erdgeist at erdgeist.org
Mon Jul 24 17:45:08 UTC 2006
I'm currently looking for a standardized way to 'reboot' jails from
within. 'shutdown' is a simple one, just issue 'kill -TERM -1' and you're
Now, rebooting generally involves starting up the jail afterwards.
One way that works from a shell started via jexec would be to 'kill
-TERM -1' all processes and execve into whatever is supposed to be the
kickoff command, e.g. /bin/sh /etc/rc. However, doing this from a shell
that has been run from sshd results in killing the sshd and thus the shell
trying to restart the jail.
Another way would be to have a daemon waiting in the host system that is
checking jids in /var/run/jail_*.id say all 5 Minutes and if pgrep returns
anything than 0, the jail is being restarted (you may combine that with
some conditions, say having a file '/.rebootme' under jail's root
This approach is more a watchdog than a reboot mechanism, you would need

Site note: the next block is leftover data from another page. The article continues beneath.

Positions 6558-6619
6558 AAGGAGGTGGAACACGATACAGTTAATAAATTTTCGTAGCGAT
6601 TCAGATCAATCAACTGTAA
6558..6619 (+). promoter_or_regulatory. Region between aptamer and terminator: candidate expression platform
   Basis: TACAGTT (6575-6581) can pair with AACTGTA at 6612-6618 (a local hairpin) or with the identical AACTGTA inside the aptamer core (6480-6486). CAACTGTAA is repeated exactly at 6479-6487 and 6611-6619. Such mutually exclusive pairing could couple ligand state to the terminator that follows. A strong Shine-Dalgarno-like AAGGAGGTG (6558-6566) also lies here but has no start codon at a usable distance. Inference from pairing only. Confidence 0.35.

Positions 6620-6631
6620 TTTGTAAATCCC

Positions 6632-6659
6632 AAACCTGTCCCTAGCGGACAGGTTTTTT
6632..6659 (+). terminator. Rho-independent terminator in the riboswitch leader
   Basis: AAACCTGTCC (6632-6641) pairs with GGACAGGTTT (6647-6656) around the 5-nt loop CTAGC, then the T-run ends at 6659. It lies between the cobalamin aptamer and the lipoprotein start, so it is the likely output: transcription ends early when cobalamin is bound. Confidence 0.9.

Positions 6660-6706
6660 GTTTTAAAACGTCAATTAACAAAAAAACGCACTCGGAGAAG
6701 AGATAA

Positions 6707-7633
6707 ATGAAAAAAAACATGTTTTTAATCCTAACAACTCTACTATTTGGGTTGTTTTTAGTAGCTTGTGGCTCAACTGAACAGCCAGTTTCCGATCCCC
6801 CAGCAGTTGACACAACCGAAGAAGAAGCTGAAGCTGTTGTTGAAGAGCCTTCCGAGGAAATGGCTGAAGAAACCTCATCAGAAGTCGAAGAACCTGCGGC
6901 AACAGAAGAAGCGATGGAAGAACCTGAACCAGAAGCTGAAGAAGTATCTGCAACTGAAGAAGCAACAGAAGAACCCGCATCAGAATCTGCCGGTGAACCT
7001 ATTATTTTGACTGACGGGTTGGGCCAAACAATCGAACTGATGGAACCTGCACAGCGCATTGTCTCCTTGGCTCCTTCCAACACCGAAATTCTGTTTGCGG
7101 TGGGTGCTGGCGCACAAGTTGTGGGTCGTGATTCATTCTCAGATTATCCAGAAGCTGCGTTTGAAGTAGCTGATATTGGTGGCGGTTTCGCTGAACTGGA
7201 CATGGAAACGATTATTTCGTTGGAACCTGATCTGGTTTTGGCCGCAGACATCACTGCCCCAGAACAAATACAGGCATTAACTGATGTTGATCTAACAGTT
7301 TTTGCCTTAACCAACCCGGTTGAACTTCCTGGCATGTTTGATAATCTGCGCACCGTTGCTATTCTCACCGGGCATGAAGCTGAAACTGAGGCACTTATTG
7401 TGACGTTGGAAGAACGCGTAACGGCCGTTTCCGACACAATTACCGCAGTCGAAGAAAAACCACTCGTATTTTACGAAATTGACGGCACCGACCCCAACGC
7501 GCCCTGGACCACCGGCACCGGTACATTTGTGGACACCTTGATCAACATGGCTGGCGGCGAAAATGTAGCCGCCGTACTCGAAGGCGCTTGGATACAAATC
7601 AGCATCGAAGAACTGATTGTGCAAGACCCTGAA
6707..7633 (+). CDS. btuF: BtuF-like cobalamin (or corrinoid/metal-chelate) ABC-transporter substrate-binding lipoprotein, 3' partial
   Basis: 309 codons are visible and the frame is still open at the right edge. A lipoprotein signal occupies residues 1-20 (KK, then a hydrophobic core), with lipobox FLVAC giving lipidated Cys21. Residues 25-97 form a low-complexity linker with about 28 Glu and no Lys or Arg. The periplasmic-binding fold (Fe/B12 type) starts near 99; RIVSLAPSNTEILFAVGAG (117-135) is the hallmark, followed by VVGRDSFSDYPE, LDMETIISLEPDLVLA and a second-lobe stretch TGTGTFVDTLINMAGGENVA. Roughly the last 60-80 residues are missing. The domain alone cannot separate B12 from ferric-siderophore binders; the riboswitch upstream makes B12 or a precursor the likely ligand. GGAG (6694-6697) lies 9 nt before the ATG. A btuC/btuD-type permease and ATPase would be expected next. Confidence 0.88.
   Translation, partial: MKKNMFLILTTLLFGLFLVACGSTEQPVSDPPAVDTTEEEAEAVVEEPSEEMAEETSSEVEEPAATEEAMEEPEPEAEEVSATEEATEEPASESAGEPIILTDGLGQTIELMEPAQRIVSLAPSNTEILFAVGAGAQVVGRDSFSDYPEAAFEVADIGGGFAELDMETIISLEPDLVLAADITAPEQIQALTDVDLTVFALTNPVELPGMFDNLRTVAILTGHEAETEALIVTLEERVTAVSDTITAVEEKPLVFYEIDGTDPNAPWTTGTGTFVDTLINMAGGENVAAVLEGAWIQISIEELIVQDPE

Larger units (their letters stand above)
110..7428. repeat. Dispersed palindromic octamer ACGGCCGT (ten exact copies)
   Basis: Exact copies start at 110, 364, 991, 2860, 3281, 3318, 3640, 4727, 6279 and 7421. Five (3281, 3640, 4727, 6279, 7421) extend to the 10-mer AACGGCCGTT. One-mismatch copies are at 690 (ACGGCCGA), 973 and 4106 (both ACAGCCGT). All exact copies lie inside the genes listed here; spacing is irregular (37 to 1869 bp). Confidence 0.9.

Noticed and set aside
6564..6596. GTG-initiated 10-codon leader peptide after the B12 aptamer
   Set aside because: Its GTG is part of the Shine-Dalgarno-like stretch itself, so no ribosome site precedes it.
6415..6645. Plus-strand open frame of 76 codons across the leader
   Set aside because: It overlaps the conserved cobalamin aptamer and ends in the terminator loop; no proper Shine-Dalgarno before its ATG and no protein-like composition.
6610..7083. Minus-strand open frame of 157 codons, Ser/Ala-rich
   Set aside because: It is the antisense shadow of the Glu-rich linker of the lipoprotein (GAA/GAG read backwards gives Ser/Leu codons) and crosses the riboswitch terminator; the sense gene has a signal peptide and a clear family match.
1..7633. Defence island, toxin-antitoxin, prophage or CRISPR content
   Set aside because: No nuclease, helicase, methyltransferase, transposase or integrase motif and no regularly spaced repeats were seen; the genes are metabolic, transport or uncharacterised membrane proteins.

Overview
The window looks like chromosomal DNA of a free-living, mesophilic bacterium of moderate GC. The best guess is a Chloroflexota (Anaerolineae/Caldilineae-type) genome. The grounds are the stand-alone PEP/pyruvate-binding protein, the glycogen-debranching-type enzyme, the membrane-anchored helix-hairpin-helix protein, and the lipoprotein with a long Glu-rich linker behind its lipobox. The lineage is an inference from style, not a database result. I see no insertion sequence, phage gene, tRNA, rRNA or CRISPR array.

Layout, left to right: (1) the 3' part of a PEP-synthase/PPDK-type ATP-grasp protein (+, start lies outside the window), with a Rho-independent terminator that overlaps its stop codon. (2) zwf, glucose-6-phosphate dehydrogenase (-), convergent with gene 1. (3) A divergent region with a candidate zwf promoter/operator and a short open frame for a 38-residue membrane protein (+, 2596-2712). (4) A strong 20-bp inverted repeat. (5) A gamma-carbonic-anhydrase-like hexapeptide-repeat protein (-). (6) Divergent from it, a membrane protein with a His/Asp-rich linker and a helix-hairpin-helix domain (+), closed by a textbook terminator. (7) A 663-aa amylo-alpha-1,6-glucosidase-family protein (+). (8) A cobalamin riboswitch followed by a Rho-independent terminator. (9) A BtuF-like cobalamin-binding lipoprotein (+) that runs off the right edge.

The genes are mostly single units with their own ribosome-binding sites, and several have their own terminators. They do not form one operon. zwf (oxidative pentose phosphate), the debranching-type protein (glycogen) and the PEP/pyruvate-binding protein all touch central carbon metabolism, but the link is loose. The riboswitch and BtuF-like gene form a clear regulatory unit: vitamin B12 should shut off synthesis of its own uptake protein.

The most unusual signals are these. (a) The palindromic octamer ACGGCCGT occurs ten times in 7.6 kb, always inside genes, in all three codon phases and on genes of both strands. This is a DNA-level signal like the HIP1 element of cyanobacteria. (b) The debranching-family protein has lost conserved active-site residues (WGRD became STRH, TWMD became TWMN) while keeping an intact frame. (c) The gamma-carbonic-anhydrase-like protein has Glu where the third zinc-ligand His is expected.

to do unintuitive stuff like adding a line to crontab (where it would even
run if no jails are active, which sucks). One could use an 'at +5m
$prefix/bin/watchdog' in the script that starts the jail in the first
place which calls itself the same way.
All this is annoying to track, a watchdog script sleeping in the
background would more easily be visible in ps. And, waiting for the host
system to finally rerun to jail may cost many boring admin-5min-periods.
Maybe someone can help me out with a cool idea.
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